For those that haven’t seen it, 130 Church Street is a grand old three-story structure right in the heart of downtown Naugatuck.  There is a non-affilated store on the first floor, the second floor features a fine kitchen and hall that will seat about a hundred, and on the top floor is one of the nicer lodge rooms in all of Connecticut.  The lodge room boasts much of the antique furniture from the aforementioned Hotchkiss building and features refurbished seats rescued from Naugautck’s old Salem Theater.  The hall is open for public rental and tours of the lodge room by non-Masons can be arranged by request.
130 Church Street was positively buzzing in the 1940’s and 50’s, reflective of Naugatuck’s immense effort and the subsequent postwar boom.  Several Masonic organizations called the building home at this time and the membership of Shepherd No. 78 stood at a remarkable 404 brothers.
THE TIDE EBBS
1955 was a year of the great flooding along the Naugatuck River, and in some ways, it is reflective of the “high water mark” in Shepherd’s history as well.  Times changed, and for many reasons too numerous to count, membership slowly dipped.  Sadly, this situation was not unique.  Many of the great fraternal societies of the 19th century shrank dramaticallly or simply disappeared all together.  Masonic Lodges throughout Connecticut were closed or merged.
As already mentioned, Salem No 136 started in 1929, spun off by members from its mother Lodge, Shepherd No. 78. Membership in Salem’s early days grew steadily, but stalled in the 1960’s.  Lacking a critical mass of active Masons, a suggestion to rejoin Shepherd No.78 was floated.  It was formally decided to merge the two Lodges, and a special meeting of the Connecticut Grand Lodge was convened here in Naugatuck for this express purpose on May 5, 1972.  Clifford E. Morrissey, who was then Salem’s Master, was then given the reins of the newly dedicated lodge, Formally retitled Shepherd-Salem No. 78.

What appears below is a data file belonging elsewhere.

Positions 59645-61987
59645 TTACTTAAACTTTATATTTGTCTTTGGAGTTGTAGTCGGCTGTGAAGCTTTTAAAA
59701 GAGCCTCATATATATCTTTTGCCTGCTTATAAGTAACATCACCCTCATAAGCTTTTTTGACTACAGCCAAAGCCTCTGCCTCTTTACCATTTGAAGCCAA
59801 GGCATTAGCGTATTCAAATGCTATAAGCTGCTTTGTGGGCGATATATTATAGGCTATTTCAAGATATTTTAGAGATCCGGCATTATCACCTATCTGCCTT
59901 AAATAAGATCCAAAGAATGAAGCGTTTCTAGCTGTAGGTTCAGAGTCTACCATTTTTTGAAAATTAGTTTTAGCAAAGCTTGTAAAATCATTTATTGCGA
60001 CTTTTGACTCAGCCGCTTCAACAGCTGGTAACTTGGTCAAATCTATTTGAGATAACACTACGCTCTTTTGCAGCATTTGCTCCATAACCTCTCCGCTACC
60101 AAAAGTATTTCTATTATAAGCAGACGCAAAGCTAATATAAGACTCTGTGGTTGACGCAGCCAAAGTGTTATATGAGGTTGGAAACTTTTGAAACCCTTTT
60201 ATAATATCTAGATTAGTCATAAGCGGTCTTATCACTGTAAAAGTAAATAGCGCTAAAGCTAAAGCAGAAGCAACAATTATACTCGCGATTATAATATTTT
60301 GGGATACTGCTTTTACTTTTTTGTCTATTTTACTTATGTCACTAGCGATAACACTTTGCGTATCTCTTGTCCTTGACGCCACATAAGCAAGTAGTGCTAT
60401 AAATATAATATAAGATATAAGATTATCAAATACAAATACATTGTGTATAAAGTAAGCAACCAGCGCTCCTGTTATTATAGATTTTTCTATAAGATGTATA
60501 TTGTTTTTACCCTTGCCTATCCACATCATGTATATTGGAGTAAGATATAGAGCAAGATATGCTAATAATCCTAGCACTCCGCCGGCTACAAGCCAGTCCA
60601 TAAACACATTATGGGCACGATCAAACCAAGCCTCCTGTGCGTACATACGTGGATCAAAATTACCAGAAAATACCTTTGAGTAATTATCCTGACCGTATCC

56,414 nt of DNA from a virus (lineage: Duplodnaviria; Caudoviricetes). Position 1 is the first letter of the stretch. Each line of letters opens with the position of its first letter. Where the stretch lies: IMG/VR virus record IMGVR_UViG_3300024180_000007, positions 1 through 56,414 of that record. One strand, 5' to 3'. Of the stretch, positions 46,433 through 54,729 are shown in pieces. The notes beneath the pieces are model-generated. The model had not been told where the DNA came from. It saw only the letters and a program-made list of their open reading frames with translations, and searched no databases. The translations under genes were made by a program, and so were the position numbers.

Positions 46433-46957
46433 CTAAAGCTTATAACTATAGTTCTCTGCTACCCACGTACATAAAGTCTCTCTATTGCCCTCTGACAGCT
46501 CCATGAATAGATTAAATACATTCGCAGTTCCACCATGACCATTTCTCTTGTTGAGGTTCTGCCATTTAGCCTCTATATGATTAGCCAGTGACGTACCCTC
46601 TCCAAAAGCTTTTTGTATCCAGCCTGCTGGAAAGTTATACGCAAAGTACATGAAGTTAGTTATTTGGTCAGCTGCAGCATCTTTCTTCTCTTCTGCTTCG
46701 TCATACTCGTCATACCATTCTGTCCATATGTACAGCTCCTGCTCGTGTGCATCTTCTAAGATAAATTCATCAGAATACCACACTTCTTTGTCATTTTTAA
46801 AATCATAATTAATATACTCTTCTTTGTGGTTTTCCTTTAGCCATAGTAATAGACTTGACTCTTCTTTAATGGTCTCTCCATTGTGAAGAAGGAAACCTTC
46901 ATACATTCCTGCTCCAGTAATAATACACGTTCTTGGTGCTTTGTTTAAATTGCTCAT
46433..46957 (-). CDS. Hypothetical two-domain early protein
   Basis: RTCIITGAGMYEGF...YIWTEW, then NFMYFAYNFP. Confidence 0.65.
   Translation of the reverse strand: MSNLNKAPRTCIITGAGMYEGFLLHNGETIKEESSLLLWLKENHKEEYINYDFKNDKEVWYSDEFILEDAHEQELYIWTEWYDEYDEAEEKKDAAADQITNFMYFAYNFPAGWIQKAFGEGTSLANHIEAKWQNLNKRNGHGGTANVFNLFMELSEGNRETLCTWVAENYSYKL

There would be further closures of area Lodges.  Euclid No. 135 of Waterbury, also chartered in 1929, went dark around 1990.  These closures, however painful for their own members, proved to be Shepherd-Salem’s saving grace.  It provided the Shepherd-Salem Lodge with a core of seasoned, dedicated masons who preserved the Lodge’s history and traditions in the face of declining membership.  One such addition was Leonard D’Amico, past Master of Euclid No. 135 in both 1969 and 1987, who joined Shepherd-Salem Lodge and then led Connecticut as Grand Master in 2000.  However, by the time of Shepherd-Salem’s sesquicentennial in 2001, the rolls had shrunk to roughly 100 members, and many members were older and inactive.
RESURGENCE
As the 21st century began, there were fears that Shepherd-Salem simply wouldn’t make it.  There were discussions about selling the lodge building; money was tight.  Many meetings were poorly attended and officers chairs sat empty.
Then, a remarkable thing began to happen.  For reasons unknown, men from Naugatuck and surrounding towns began knocking on the Lodge door in greater numbers than had been seen in many years.  Each came seeking to improve himself and his community.  Teachers, postmen, policemen, businessmen, students; they all came expressing an interest in the ideals of Masonry.
Many of these men that joined in recent years are now holding leadership positions in the Lodge.  In turn, their involvement has rejuvenated many of the older members, and as a result, attendance has jumped.
Also, it was discovered that certain new Masons possessed exceptional culinary skills, and now a Lodge dinner is not to be missed.  This, too, has no doubt accounted for an increase in turnout!
SHEPHERD-SALEM LODGE TODAY
The lodge has grown well under current leadership and it remains a positive force in the community.  Members of Shepherd-Salem Lodge No. 78 are understandably proud of their long history.  If you know of anything else about the Lodge you’d like to have added to these pages, please contact us.  The lodge would love to hear from you.